• Men are more likely to die of a novel coronavirus infection than women, as statistical data has shown since the emergence of the new virus.
  • Some research indicates that it’s lifestyle differences that put men at risk of complications from a COVID-19 infection.
  • A new study shows that the women might recover faster than men because the coronavirus binds to a substance that’s found in the testicles, not just the lungs, heart muscle, kidneys, and GI tract.
  • Visit BGR’s homepage for more stories.

The novel coronavirus mostly kills old people and patients who have other underlying conditions, as we have heard ever since the early days of the outbreak. As the epidemic progressed and turned into a pandemic, we learned that men are more likely than women to experience severe cases of COVID-19 and die from complications. A study about a month ago theorized that coronavirus is killing more men than women because of several lifestyle choices particular to each gender. Men are more likely to engage in reckless behavior, including smoking and drinking. Those habits could then lead to health conditions that could endanger their lives in the event of a COVID-19 infection. Since then, other studies have said that smoking, marijuana use, and alcohol are all risk factors for COVID-19, as are obesity and other medical conditions. An older overweight man suffering from diabetes and heart disease might have a hard time dealing with the infection, and he might develop more complications than a woman.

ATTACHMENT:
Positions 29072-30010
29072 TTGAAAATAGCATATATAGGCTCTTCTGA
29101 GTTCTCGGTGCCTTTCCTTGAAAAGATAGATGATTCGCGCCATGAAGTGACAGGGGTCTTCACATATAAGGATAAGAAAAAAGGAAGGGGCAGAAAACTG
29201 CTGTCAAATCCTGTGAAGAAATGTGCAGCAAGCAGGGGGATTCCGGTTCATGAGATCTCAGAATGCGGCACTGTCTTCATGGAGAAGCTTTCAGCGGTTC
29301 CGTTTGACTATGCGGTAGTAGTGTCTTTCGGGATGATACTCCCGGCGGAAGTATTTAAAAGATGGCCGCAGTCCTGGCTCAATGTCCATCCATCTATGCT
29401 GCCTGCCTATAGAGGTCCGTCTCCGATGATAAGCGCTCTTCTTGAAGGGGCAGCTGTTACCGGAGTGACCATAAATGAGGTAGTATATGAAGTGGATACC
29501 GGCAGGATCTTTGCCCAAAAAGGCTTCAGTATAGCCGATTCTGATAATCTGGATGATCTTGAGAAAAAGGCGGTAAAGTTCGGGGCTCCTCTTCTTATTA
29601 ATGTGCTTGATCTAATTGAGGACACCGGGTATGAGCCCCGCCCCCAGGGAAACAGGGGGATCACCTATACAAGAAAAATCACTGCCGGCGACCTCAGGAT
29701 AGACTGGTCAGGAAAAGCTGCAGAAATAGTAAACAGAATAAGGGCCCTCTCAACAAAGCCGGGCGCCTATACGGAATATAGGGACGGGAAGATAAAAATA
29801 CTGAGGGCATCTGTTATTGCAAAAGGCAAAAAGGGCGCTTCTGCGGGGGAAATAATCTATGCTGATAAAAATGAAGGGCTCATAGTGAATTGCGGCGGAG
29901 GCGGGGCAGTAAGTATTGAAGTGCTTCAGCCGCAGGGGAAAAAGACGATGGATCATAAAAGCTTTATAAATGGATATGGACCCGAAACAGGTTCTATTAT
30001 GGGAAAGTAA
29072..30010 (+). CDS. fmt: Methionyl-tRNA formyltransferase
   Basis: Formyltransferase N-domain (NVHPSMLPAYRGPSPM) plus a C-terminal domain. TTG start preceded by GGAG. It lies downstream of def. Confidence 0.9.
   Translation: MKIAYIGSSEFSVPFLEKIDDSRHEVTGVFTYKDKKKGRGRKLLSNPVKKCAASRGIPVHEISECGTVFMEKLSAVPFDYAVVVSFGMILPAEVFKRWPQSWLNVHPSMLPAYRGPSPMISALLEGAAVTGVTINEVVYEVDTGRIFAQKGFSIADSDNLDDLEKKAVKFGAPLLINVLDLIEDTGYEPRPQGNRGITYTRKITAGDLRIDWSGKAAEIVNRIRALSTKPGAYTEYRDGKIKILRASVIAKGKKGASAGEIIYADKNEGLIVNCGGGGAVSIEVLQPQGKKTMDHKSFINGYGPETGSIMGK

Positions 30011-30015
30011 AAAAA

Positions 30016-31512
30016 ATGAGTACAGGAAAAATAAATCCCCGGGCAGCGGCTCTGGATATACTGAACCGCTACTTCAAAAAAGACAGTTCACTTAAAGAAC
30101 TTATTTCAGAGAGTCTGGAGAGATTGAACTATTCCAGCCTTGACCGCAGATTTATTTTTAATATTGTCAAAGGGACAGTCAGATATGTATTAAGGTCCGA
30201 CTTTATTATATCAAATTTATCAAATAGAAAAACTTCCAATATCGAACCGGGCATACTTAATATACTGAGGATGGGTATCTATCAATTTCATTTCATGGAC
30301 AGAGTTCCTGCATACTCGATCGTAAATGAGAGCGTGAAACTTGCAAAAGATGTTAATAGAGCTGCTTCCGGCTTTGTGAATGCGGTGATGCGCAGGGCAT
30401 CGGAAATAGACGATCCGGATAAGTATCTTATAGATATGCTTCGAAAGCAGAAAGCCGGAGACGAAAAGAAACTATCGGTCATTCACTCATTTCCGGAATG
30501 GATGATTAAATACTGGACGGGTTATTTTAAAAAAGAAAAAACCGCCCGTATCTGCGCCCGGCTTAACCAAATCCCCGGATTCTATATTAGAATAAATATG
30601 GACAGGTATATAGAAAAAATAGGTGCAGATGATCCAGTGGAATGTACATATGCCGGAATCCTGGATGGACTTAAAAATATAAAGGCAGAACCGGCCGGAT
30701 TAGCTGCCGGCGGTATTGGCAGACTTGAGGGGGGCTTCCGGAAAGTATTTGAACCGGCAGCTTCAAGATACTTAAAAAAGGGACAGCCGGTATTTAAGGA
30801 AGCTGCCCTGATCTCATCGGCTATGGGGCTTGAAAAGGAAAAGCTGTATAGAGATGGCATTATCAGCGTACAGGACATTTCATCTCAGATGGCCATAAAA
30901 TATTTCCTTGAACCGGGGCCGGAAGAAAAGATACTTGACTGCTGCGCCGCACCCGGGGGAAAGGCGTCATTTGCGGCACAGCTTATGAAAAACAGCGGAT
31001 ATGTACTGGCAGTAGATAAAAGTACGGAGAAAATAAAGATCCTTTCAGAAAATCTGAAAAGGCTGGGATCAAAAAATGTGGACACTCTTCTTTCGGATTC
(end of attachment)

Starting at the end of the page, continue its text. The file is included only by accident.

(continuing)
It turns out that it’s not just lifestyle choices that may have a direct effect on the gender disparity when it comes to COVID-19 prognosis. Having a pair of testicles is apparently enough to worsen your odds when fighting a COVID-19 infection, or at least delay your recovery.

A study published in Medrxiv that has yet to be peer-reviewed explains that the reason men will need a longer time to recover from COVID-19 than women has to do with the way they’re built.

Doctors from New York and India observed a total of 68 patients in Mumbai, including 48 males and 20 females. The average age was 37, but the group included three 75-year-olds as well. Women were able to clear the virus from their systems an average of two days faster than men, the researchers discovered. The study included two families that included both male and female patients, and in both cases, the women cleared the infection faster than the men.

The study theorizes that the reason why women recover faster is that they have fewer ACE2 receptors to deal with. If ACE2 sounds familiar, that’s because that’s the receptor the SARS-CoV-2 binds to, with the lungs being the most affected region in the body. The novel coronavirus is a respiratory virus that thrives in the lungs, and that explains all the respiratory complications that follow.

But ACE2 receptors are also found in other organs, including the heart muscle, kidneys, GI tract, and testicles. The study says that the testicles are among the highest sites of ACE2 expression in three independent expression databases. Comparatively, there’s a minimal expression of ACE2 in ovaries.

This tiny difference may be vital in explaining why men need a longer time to clear the virus from their systems. The testes could be a viral reservoir where the virus might continue to replicate. The study needs more verification and more research might be required to prove the findings, as is the case for plenty of COVID-19 research right now since the disease is still so new. But the study does mention similar work from China, which demonstrated that men might exhibit testicular gonadal loss-of-function after infection. In other words, not only are your testicles going to hinder your recovery, but they might not even work properly during a novel coronavirus infection.

Chris Smith started writing about gadgets as a hobby, and before he knew it he was sharing his views on tech stuff with readers around the world. Whenever he's not writing about gadgets he miserably fails to stay away from them, although he desperately tries. But that's not necessarily a bad thing.